In March 2017, Equifax, Experian and TransUnion (our primary provider) announced they would be making a change to the way they process bankruptcy, lien, and civil judgment information obtained from public records, resulting in significant changes to the information normally contained in a credit report from them.
These changes primarily affected lien and civil judgment data.
- Bankruptcy data: This is information obtained from the federal bankruptcy courts. Bankruptcy was largely unaffected.
- Lien data: This is information obtained from courts and other government agencies showing liens on property, including tax liens. Over 50% of records on liens were lost due to the changes, with TransUnion estimating a 60% loss.
- Civil judgment data: This is information obtained from courts showing judgments entered in civil lawsuits. Almost all civil judgment data will be lost, with TransUnion losing 100% of these records.
Based on these anticipated public record data changes, TransUnion’s internal analysis of their likely impact on its credit reporting database reveals the following:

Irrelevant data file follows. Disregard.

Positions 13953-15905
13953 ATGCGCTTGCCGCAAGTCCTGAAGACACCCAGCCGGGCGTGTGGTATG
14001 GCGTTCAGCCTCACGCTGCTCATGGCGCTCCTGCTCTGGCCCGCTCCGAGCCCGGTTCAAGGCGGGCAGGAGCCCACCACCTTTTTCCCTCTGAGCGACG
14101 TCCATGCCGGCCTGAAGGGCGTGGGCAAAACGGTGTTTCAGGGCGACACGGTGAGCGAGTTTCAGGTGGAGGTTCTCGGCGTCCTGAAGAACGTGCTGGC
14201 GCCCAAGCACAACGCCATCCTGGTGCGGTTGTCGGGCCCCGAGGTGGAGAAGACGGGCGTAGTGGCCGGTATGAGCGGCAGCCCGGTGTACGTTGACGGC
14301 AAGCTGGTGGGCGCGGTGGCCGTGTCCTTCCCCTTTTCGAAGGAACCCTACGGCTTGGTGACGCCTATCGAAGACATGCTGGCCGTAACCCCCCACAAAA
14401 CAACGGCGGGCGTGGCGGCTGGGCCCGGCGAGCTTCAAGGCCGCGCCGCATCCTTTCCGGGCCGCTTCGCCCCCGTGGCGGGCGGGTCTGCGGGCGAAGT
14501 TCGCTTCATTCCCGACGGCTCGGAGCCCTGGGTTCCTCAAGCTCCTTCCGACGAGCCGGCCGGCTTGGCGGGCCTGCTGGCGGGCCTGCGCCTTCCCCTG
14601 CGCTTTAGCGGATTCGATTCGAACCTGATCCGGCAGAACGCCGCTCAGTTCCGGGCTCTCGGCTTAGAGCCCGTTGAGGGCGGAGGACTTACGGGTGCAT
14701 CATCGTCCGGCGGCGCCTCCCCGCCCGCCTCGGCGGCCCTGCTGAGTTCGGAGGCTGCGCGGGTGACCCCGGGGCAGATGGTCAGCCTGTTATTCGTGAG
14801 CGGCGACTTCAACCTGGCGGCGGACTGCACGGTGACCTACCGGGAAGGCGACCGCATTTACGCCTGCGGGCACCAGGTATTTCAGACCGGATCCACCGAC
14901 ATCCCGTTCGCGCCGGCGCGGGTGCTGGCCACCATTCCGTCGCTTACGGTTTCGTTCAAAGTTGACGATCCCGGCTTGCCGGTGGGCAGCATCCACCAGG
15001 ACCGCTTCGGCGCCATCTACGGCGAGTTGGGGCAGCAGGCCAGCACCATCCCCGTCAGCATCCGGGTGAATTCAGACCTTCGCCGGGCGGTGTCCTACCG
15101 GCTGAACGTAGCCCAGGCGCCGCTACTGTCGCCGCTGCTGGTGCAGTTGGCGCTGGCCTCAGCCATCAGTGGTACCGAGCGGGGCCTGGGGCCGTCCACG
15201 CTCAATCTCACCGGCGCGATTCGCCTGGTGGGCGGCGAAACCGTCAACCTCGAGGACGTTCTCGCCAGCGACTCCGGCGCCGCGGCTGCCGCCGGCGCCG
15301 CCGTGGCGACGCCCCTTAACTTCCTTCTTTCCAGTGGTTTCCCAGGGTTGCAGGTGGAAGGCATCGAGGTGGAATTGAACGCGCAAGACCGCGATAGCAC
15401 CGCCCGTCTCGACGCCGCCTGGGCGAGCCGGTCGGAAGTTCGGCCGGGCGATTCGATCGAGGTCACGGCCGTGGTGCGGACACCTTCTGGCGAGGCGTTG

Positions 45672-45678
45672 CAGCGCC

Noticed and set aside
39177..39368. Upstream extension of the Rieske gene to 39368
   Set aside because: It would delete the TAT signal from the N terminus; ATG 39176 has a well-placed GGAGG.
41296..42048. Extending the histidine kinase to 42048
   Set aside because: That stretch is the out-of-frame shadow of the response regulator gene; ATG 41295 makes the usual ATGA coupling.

- Approximately 9% of the population has either a tax lien or a civil judgment reported on their file, which may result in a credit score impact
- The impact across eight TransUnion generic scores tested is expected to be modest. Any score shifts are anticipated to range between 2.5% and 6.4% with most scores increasing.
- There is no loss in the predictive performance of the scores tested since they capture other derogatory-type behavior.
With all this in mind, GIS | HireRight created our own Bankruptcy, Liens and Judgments (BLJ) search, which utilizes a nationwide database that sources from millions of state and federal civil court records as well as bankruptcy filings from all US Bankruptcy District Courts.
*GIS | HireRight’s Blog is provided for informational purposes only and should not be construed as legal advice. Any statutes or laws cited in this article should be read in their entirety. If you or your customers have questions concerning compliance and obligations under United States or International laws or regulations, we suggest that you address these directly with your legal department or outside counsel.